WASHINGTON — A U.S. Department of Defense (DOD) contractor from Baltimore pleaded guilty today to conspiring to steal competitive information concerning contracts to supply fuel to DOD aircraft at locations worldwide, the Department of Justice announced.
Matthew W. Bittenbender has entered into a plea agreement, filed in U.S. District Court in Baltimore, where he was originally charged on January 7, 2008. According to the terms of the plea agreement, which is subject to court approval, Bittenbender has agreed to cooperate in the government's investigation. At the same time Bittenbender was charged, indictments were unsealed against two other individuals, Christopher Cartwright and Paul Wilkinson, and their affiliated companies, Far East Russia Aircraft Services Inc. (FERAS) and Aerocontrol LTD, on related charges. The trials of Cartwright, Wilkinson and their affiliated companies are scheduled for July 7, 2008.
“The Antitrust Division will continue to hold accountable those who try to corrupt the federal competitive bidding process,” said Thomas O. Barnett, Assistant Attorney General in charge of the Department’s Antitrust Division.
According to the plea agreement, Bittenbender conspired to steal trade secrets from his employer Avcard, a division of Kropp Holdings LLC, and sell that information to his competitors, FERAS, and Aerocontrol. In return, Bittenbender received cash and a percentage of the profit earned on the resulting fuel supply contracts. According to the plea agreement, Cartwright, Wilkinson, FERAS and Aerocontrol, in turn, used that information to underbid Avcard at every location where the companies were bidding against each other. Avcard ultimately lost each of the contested bids.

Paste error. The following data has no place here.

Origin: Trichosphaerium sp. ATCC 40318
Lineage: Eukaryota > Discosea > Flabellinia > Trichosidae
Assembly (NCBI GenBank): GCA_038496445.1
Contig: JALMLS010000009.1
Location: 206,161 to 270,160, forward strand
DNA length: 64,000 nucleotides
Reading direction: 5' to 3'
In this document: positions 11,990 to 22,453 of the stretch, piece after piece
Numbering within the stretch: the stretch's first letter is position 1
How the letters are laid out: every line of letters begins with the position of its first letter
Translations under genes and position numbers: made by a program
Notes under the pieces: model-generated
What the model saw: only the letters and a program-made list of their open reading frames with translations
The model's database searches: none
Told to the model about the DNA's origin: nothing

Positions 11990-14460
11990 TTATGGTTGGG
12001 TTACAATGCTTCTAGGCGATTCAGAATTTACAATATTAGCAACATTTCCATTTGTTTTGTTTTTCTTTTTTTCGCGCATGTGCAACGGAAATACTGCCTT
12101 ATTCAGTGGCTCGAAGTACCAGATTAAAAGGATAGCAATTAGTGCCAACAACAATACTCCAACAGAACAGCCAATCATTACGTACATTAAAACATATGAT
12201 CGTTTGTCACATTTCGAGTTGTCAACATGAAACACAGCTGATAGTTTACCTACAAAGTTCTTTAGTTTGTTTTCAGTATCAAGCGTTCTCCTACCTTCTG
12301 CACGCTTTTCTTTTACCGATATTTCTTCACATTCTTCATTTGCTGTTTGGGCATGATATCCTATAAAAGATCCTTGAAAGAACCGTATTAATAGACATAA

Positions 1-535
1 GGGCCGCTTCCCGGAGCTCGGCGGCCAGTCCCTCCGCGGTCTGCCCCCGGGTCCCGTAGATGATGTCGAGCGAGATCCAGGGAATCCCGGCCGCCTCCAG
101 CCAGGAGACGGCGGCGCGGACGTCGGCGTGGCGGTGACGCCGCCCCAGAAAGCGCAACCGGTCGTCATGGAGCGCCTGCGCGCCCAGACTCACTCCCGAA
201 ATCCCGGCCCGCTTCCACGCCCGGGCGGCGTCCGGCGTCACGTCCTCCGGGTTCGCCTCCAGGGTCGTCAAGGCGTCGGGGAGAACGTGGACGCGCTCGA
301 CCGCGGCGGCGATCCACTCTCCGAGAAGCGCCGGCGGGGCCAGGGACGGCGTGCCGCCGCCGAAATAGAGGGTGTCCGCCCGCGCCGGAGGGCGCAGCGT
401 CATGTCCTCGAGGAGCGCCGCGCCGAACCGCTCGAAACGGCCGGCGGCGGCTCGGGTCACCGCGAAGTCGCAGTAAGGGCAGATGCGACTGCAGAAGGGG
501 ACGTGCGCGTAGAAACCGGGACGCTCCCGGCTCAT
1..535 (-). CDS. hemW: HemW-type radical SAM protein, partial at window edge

Aviation fuel is obtained by the DOD through the Defense Energy Support Center (DESC) which lets contracts for a variety of products. The fuel is delivered worldwide to locations, including Croatia, Bulgaria and Afghanistan.
“The Defense Criminal Investigative Service (DCIS) and the Department of Justice are working together to investigate and prosecute those that try to compromise the integrity of the Department of Defense contracting system. Stealing trade secrets and providing insider information to those who should not legally possess it is something that will not be tolerated,” said Robert Craig, Acting Special Agent in Charge for the DCIS Mid-Atlantic Field Office.
Bittenbender pleaded guilty to conspiring: to defraud the United States; to commit wire fraud; and to steal trade secrets. A violation of defrauding the United States carries a maximum sentence of five years of imprisonment and a fine of $250,000. A violation of conspiring to commit wire fraud carries a maximum sentence of 20 years of imprisonment and a fine of $250,000. A violation of conspiring to steal trade secrets carries a maximum sentence of 10 years of imprisonment and a fine of $250,000. The fines could be increased to twice the gain from the offense or twice the loss incurred by the victims of the crime.
Today’s charges are an example of the Department’s commitment to protect U.S. taxpayers from public procurement fraud through its creation of the National Procurement Fraud Task Force. The National Procurement Fraud Initiative announced in October 2006 is designed to promote the early detection, identification, prevention and prosecution of procurement fraud associated with the increase in contracting activity for national security and other government programs.
The investigation is being conducted by the Antitrust Division’s National Criminal Enforcement Section and the Defense Criminal Investigative Service. Anyone with information concerning illegal conduct in the procurement of fuel or fuel services by DOD is urged to call the National Criminal Enforcement Section of the Antitrust Division at 202-307-6694 or the Baltimore Resident Agency of the Defense Criminal Investigative Service at 410-347-1625.